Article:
About three dozen people from across the state this weekend are celebrating the completion of an Alabama Scenic River Trial project on Terrapin Creek, which passes through Calhoun County just east of Piedmont.
Today marks the conclusion of the group’s celebratory three-day paddling trip on the creek.
Trail organizers have been using a $27,738 federal grant to build ramps at the creek’s edge as canoe and kayak input sites. The last one was completed just last week; the weekend paddlers stopped at each one and battled adverse conditions from Friday’s storms along the way.
“We got a little bit more water than we expected,” said Fred Couch, the trial organization’s president. “It’s been a fast run.”
The water a few feet away churned up whitecaps on a short section of water just down from Piedmont’s Waste Water Treatment Plant. With kayaks and canoes pulled up onto a grassy hill, the participants were making their second stop on the river trail tour.
“This is a good stream. It’s oxygenated and it’s healthy,” said Jim Felder, the scenic river trail’s executive director as he stood beside the creek. “It’s something that has disappeared all over the world and you’re really lucky to have it here.”
The crew began the three-day adventure Friday at the Borden Springs launch on County Road 49. They continued on to the Chief Ladiga Campground just north of Vigo, where they camped though the storms, and Saturday they carried on down the creek until the reached the Spring Garden Road launch just outside of Piedmont. There they celebrated the new launch.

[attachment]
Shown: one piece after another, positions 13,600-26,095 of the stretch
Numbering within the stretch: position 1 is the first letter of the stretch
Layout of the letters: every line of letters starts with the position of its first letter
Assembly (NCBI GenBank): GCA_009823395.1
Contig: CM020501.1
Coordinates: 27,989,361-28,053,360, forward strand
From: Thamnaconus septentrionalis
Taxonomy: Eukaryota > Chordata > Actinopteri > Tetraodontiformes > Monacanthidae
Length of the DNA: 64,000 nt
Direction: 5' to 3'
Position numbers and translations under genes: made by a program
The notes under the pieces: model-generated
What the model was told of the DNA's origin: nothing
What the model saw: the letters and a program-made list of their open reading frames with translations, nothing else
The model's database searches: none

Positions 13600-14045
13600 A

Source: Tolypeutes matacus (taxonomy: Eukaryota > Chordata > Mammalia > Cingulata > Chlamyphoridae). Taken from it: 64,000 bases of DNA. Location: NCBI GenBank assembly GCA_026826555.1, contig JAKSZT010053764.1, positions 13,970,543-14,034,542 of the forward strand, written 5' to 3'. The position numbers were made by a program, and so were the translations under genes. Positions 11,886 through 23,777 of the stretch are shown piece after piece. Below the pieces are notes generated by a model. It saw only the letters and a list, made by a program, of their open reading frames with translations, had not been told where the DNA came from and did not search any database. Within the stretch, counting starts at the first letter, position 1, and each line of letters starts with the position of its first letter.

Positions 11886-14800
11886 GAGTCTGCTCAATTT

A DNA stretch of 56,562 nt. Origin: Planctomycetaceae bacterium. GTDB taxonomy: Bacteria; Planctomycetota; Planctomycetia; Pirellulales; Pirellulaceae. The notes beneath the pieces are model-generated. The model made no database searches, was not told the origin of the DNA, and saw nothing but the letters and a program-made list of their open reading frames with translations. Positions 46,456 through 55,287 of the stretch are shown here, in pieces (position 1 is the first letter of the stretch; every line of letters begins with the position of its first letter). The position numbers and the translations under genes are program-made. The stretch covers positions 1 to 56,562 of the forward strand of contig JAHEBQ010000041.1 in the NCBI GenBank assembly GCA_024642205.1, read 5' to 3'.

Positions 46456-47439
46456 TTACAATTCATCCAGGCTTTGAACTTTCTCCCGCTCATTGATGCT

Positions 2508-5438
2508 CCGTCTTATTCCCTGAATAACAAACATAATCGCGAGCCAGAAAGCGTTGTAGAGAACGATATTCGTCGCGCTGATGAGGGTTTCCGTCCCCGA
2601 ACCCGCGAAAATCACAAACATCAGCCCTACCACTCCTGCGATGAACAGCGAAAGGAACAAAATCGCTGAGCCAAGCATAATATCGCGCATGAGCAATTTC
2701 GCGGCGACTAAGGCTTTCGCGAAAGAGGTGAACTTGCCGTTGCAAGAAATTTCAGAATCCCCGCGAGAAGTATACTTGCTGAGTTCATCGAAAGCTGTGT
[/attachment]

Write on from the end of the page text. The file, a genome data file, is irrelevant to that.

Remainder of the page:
Next, the travelers paddled on to Stewarts Bridge, where they stayed for the night. Today they wrap up their trek at the Terrapin Outdoor Center.
Terrapin is just one arm of the Scenic River Trail’s system, which comprises waterways across the state.
When the trail was first established in 2007 it included 613 miles of waterway. In the four years that have passed the trail system’s organizers have overseen the adoption of more than twice that, they said. Today the water trail totals approximately 15,000 miles and in just few years Felder expects the mileage to double again.
Fielder added that a concentration of those miles is located in northeastern Alabama and that the organization is working to secure more grants to build more access ramps and directional signs for them.
“This is definitely the hot spot,” he said.
Star staff writer Laura Johnson: 256-235-3544.